Rafah, Gaza Strip—Israel and Gaza's leaders are locked in talks to harden the temporary cease-fire that halted last month's hostilities. But prospects for a longer peace hinge largely on Egypt, and whether its new Islamist government has the will and strength amid domestic unrest to control weapons flowing through an increasingly unruly Sinai Desert.
Most of the weapons wielded by Gaza's militant groups are transported across the Sinai Peninsula and smuggled into Gaza through a network of tunnels along with thousands of tons of other supplies, from cigarettes to appliances. A recent smuggling surge helped Gazan militants obtain new advanced weaponry, according to Israel and independent experts on arms transfers, including Iranian-designed Fajr-5 rockets that allowed Gazans to fire on Tel Aviv and Jerusalem, well beyond recent capabilities.
A Palestinian man worked Sunday in Rafah, Gaza Strip, to repair a smuggling tunnel damaged during Israel's eight-day offensive against Hamas.
Egypt, under newly elected President Mohammed Morsi, has seized arms on the Sinai and filled in alleged smuggling tunnels. Egyptian police last week seized a truckload of Grad missiles in the coastal port city of Suez that Egypt's interior ministry said was bound for Sinai, according to the official Egyptian state news agency.
But critics of Egypt's government, including officials inside Israel, say Cairo's latest efforts have largely been public-relations moves that haven't effectively cut off flows to Gaza. Israel has maintained a blockade of the strip since Hamas—an ideological ally of Mr. Morsi's backers, the Muslim Brotherhood—seized control of the area in 2007. Israel says it can't lift the blockade until arms shipments cease and that only Egypt can stop them.
Further distracting Egypt's leaders is the uprising against President Morsi that erupted just days after he helped broker the cease-fire. Egyptian opposition groups are planning massive protests Tuesday against his moves to expand his power, in the gravest threat to authority in Egypt since Hosni Mubarak's overthrow almost two years ago.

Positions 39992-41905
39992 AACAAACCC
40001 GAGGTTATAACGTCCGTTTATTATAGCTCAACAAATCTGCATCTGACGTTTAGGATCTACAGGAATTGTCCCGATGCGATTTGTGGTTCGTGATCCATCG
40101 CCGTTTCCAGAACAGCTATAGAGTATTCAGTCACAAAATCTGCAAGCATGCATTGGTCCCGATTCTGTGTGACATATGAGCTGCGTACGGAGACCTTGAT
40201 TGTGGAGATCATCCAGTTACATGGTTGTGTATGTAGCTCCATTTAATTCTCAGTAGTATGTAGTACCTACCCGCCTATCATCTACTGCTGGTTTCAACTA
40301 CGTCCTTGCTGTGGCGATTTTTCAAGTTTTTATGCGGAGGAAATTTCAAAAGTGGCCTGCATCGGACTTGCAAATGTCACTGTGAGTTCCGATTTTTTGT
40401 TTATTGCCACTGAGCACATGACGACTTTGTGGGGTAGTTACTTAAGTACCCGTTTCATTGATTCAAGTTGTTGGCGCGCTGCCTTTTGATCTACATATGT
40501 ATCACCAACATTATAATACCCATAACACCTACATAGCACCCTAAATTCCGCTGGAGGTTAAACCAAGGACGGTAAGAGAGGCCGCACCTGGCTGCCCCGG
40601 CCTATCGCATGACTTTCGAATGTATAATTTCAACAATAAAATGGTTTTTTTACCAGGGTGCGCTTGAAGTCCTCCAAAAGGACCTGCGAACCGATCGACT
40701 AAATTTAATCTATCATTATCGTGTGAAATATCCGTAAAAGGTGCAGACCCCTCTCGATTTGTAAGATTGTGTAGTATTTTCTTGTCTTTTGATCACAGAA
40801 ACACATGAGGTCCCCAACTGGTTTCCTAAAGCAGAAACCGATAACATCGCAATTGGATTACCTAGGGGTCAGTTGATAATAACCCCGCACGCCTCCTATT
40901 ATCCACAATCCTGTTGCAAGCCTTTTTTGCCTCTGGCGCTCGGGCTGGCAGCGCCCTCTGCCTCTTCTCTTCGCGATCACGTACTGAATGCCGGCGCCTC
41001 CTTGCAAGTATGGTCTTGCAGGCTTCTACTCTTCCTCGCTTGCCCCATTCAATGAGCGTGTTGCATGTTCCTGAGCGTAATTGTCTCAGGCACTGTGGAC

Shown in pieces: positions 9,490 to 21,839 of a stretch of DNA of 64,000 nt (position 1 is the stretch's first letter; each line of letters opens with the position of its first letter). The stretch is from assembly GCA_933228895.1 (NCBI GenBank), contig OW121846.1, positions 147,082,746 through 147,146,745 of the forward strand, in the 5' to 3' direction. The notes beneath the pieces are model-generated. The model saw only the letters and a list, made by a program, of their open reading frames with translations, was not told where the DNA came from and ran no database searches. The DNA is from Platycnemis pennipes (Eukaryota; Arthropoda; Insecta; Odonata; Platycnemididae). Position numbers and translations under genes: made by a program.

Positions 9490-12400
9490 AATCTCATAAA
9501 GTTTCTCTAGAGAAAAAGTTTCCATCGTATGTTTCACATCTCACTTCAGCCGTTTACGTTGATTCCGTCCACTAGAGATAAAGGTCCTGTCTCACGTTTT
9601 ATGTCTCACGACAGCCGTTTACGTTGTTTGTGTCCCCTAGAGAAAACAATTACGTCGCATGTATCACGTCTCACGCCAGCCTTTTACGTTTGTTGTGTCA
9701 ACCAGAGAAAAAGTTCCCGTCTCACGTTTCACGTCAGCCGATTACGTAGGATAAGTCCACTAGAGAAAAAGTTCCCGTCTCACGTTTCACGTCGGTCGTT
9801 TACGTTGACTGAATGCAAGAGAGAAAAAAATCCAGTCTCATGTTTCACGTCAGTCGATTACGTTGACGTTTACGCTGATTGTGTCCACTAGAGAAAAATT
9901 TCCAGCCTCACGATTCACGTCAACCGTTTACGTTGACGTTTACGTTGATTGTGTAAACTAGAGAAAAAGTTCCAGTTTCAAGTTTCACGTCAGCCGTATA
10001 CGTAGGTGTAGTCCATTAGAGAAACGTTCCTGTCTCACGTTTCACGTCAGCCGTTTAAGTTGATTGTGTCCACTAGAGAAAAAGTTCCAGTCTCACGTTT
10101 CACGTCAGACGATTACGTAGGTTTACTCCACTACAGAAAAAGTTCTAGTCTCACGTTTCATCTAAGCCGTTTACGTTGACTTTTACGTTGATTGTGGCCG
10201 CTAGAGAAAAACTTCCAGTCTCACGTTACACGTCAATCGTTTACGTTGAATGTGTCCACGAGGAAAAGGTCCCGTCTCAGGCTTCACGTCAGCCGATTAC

The Egyptian military and police didn't comment.
A young Palestinian tunnel operator who agreed to be identified only as Ali said the trade in weapons—most of it, he said, from postwar Libya—has been up and down since last year's ouster of Mr. Mubarak, who before then had worked closely with Israel to stanch much of the smuggling. "When Mubarak stepped down, it was a free-for-all," he says.
Egyptian authorities, he said, recently launched efforts to close smuggling tunnels, including filling the mouths of some tunnels, which he said operators quickly dug back out. It was Israel, he said, that landed a crippling blow—bombing what he said was about 600 of 1,000 smuggling tunnels, an assessment that couldn't be confirmed and that Israel hasn't addressed.
President Barack Obama underscored the importance of Sinai to the Israel-Hamas conflict when he pledged last month to help suppress weapons smuggling in the deserted region as part of the U.S. commitment to the truce. How far the U.S. intends to insert itself into the Sinai remains unclear.
But U.S. intelligence agencies see the region as an incubator for terrorist groups whose ambitions may reach farther, according to U.S. officials. U.S. officials have been following activities on the peninsula more intensely since late last year, when a Sinai-based group calling itself Ansar al Jihad proclaimed allegiance to al Qaeda.
"We're seeing an internationalization of Sinai," said Barak Barfi, a Middle East specialist with the New America Foundation who is skeptical of the Egyptian military's ability to exert control over the Sinai. "We're seeing a security vacuum and we're seeing the frustration of the locals, which turns Sinai into a ticking time bomb."
Weapons smugglers are only part of the problem in the Sinai, a desert stepping stone from the African continent north to the Levant and toward Europe.
Sinai's disorder swelled after the Mideast peace deal between Israel and Egypt, under which Israel returned Sinai to Egypt in 1982. The treaty limited the number of military personnel Egypt could station in the buffer zone with Israel.